- Sep 2021
Thus John Harrison, clock-maker and former carpenter of Barton-on-Humber (Lincs.), perfected a marine chronometer, and in 1730 could claim to have brought a Clock to go nearer the truth, than can be well imagin'd, considering the vast Number of seconds of Time there is in a Month, in which space of time it does not vary above one second . . I am sure I can bring it to the nicety of 2 or 3 seconds in a year.
State of the art of timepieces in 1730.
Could be interesting to see a graph of accuracy of timekeeping over time.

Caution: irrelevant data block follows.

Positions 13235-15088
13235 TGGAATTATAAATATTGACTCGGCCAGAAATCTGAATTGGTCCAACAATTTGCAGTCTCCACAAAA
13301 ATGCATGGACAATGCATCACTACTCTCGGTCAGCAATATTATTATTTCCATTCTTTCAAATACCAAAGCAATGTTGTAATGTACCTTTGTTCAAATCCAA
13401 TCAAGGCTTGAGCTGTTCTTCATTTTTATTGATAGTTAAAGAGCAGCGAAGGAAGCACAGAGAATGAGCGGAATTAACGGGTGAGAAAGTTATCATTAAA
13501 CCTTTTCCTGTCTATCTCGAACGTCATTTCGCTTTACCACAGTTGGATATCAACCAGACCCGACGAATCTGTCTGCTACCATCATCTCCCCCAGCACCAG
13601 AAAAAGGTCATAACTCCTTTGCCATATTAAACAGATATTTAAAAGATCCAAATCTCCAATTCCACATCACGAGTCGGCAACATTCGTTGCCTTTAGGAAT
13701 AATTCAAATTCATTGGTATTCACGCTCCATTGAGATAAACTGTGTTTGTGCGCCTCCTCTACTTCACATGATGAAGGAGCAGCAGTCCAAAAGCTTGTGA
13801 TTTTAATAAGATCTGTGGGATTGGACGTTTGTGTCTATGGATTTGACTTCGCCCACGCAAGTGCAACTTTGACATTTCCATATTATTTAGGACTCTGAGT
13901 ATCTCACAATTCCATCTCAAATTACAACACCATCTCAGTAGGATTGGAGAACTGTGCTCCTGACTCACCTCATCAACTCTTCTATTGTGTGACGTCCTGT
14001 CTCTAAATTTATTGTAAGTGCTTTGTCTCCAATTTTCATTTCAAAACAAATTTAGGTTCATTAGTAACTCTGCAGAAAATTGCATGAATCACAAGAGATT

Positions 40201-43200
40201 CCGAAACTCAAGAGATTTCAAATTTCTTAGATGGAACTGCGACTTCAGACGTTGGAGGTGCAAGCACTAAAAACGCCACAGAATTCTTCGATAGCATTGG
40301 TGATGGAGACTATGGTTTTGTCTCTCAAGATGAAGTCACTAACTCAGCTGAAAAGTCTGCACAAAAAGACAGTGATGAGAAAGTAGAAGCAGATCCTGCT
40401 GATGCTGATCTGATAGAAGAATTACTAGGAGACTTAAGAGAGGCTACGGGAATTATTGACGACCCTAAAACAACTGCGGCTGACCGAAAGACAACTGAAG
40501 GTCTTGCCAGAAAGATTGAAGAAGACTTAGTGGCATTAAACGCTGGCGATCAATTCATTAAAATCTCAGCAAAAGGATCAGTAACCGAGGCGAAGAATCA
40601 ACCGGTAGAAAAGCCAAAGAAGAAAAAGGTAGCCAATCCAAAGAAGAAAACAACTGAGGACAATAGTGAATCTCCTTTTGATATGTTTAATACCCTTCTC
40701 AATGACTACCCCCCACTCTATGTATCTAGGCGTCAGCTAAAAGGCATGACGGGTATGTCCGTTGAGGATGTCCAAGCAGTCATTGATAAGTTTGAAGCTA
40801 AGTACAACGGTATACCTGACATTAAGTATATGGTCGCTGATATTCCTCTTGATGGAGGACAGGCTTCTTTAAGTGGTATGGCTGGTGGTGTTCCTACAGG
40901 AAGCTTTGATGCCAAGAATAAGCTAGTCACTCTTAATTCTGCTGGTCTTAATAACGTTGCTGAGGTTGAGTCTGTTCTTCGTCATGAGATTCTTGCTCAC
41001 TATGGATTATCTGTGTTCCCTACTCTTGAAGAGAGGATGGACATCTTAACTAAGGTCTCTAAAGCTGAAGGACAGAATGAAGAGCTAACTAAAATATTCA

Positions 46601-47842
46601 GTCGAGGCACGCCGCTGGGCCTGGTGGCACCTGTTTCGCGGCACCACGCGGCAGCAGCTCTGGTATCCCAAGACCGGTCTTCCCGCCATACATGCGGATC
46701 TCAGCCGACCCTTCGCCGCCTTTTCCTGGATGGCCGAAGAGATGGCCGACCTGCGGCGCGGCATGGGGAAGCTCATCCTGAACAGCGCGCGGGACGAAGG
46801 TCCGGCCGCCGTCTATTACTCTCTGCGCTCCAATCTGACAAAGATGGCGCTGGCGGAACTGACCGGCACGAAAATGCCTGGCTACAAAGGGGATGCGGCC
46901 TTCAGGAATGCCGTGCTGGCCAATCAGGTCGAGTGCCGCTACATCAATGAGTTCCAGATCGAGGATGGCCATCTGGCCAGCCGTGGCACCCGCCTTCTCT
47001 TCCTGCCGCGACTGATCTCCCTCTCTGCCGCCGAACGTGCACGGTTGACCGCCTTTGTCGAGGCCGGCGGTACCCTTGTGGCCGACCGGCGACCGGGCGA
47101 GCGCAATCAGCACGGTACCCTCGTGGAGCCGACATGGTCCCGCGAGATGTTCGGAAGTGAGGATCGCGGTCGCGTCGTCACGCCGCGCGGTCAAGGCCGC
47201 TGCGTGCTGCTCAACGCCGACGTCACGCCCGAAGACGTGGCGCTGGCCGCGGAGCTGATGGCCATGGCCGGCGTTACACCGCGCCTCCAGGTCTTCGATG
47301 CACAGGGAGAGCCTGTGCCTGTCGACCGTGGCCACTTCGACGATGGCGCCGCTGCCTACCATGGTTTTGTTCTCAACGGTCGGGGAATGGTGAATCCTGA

clocks from the fourteenth century onwards, how far this was itself a symptom of a new Puritan discipline and bourgeois exac
I do not wish to argue how far the change was due to the spread of clocks from the fourteenth century onwards, how far this was itself a symptom of a new Puritan discipline and bourgeois exactitude.
For some history of the importance of time with relation to naval navigation and trade, see: Sobel, Dava (1995). Longitude: The True Story of a Lone Genius Who Solved the Greatest Scientific Problem of His Time. New York: Walker and Company.